While some youth will choose to remain with their midlevel employment opportunity as they age, others may need or want to seek higher-paying and more interesting positions. Although free of the constraints of minor labor law, 18- to 21-year-olds must face the competitive qualifications asked of adult workers. Those without high school diplomas or shackled by adult criminal conviction records are seriously disadvantaged in getting hired for any but the most menial jobs for many years.
Buyers and sellers
Another misperception is that employment is embedded with its own motivation in the form of cash rewards. A financial pay-off can soon lose its luster if it’s not tied to the fulfillment of personal needs and goals. Some youth will demonstrate a well-formed work ethic (almost always an indicator of parental support), while others will have to be coached through their own personal cost-benefit analysis.
Giving young workers, especially in the first work tier, the opportunity to dissect their work experience is critical to successful buy-in and performance. Besides participating in identifying the work project itself, youth need a chance to preview and debrief each step of their experience.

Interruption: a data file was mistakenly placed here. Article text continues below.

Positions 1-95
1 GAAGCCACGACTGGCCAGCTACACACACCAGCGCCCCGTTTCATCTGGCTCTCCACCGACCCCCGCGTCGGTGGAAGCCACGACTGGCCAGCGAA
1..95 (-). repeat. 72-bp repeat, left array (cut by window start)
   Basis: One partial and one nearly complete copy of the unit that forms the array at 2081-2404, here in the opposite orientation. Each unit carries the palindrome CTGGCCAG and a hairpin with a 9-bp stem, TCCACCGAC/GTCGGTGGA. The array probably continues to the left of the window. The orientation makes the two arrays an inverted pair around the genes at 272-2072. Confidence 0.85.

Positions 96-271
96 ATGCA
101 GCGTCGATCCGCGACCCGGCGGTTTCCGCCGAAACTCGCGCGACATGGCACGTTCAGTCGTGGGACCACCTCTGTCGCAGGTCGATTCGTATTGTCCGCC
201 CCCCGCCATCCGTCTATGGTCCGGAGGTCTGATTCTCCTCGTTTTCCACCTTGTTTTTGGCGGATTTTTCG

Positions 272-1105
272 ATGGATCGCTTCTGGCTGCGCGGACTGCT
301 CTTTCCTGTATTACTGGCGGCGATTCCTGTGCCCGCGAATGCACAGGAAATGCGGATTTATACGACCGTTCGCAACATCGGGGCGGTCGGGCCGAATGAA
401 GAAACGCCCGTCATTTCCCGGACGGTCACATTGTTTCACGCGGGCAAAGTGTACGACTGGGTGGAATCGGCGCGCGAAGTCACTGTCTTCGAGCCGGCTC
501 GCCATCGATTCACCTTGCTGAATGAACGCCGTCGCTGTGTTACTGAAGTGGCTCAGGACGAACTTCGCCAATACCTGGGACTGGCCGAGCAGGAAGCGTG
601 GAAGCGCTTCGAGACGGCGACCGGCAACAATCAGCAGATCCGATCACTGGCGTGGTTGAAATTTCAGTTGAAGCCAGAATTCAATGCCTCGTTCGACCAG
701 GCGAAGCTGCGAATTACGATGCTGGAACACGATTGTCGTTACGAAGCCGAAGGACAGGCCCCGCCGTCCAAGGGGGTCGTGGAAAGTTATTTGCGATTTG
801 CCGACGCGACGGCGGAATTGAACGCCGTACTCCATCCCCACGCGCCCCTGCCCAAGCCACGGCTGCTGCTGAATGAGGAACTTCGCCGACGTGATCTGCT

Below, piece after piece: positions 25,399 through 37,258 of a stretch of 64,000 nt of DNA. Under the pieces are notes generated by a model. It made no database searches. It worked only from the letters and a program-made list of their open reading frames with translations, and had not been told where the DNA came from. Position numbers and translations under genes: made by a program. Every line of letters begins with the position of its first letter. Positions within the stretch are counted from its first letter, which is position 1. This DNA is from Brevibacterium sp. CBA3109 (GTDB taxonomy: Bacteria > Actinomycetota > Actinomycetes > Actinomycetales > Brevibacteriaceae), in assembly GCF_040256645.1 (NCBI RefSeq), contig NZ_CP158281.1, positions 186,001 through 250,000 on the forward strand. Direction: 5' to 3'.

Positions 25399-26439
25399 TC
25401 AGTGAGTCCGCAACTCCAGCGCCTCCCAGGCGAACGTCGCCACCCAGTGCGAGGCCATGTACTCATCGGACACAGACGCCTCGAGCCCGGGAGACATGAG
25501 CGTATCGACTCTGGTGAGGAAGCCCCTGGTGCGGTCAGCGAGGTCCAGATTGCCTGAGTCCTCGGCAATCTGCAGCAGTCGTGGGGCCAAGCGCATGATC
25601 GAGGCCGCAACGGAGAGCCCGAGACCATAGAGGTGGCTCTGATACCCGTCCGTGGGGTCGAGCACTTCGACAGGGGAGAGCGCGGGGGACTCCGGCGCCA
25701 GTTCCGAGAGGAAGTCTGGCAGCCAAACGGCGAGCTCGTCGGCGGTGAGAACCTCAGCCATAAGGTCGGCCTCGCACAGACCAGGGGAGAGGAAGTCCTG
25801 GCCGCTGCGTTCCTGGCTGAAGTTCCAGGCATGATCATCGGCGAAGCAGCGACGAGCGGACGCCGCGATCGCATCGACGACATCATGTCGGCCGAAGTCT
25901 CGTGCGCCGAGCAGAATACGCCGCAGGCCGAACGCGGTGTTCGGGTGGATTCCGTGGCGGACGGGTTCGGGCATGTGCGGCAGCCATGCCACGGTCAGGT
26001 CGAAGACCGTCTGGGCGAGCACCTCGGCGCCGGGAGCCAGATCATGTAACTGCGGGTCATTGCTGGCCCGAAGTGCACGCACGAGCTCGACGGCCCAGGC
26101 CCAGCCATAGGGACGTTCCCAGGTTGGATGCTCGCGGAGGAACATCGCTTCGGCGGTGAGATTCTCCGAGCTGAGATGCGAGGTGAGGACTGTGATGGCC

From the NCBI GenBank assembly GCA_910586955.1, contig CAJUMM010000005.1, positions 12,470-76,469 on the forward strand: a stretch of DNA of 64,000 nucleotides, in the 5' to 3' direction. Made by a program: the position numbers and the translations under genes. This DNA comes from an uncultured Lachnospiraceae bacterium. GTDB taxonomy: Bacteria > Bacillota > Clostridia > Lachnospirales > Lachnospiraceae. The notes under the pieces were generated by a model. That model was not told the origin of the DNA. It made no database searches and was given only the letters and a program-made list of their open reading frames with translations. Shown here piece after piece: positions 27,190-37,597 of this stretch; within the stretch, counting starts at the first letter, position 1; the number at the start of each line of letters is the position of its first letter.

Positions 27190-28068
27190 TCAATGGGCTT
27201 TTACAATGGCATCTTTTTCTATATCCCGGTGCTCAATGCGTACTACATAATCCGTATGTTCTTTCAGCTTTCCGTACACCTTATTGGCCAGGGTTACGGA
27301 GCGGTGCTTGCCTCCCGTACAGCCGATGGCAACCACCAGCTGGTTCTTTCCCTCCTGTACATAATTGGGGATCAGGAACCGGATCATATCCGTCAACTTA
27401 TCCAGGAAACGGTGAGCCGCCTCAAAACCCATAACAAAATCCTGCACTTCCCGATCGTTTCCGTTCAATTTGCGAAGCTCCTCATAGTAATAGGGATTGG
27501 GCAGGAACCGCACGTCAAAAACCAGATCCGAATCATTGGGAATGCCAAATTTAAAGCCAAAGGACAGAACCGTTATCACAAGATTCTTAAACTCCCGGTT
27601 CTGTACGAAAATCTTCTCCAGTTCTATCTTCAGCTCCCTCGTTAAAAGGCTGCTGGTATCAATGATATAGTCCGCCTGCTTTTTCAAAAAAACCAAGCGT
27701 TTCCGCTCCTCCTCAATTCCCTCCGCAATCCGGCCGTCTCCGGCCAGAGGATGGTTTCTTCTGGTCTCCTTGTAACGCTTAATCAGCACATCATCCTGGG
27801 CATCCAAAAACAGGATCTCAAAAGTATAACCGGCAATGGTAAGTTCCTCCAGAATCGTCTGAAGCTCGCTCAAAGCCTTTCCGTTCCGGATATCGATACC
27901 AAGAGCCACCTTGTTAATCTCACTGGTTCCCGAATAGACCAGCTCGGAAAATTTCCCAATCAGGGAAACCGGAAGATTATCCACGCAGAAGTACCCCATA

Like any consumer, youth need and want a personal connection to the work experience being offered. Supplemented by awards for exemplary participation and performance, processing can encourage a sense of accomplishment and commitment. Done as a group, this builds team spirit and individual morale. Youth can also process their experience through journaling, oral presentations and in-school composition assignments. This is a critical process for juvenile offenders, who need to fully comprehend the connection between behaviors and outcomes; privileges and responsibilities.
By now it’s fairly easy to see that in youth employment, planning is everything. Good outcomes demand good inputs. This, combined with well-grounded expertise, will get most programs up, running and flying high. Be aware however, that there are no short-cuts. Once youth are engaged, attention can be directed toward working with funders, employers, parents and the community at large. But those are another whole dynamic, each worthy of its own article.
Michael Mitchell is a first vice president, online publications editor and membership services chair for the Association for Child and Youth Care Practice. He has worked with 2,000-plus juvenile court-supervised, at-risk, special ed teens and adolescents with clinical mental health issues and holds a master’s degree in secondary education. He has won numerous awards for his work with youth, a major percentage of which were youth of color. Write to him at firstname.lastname@example.org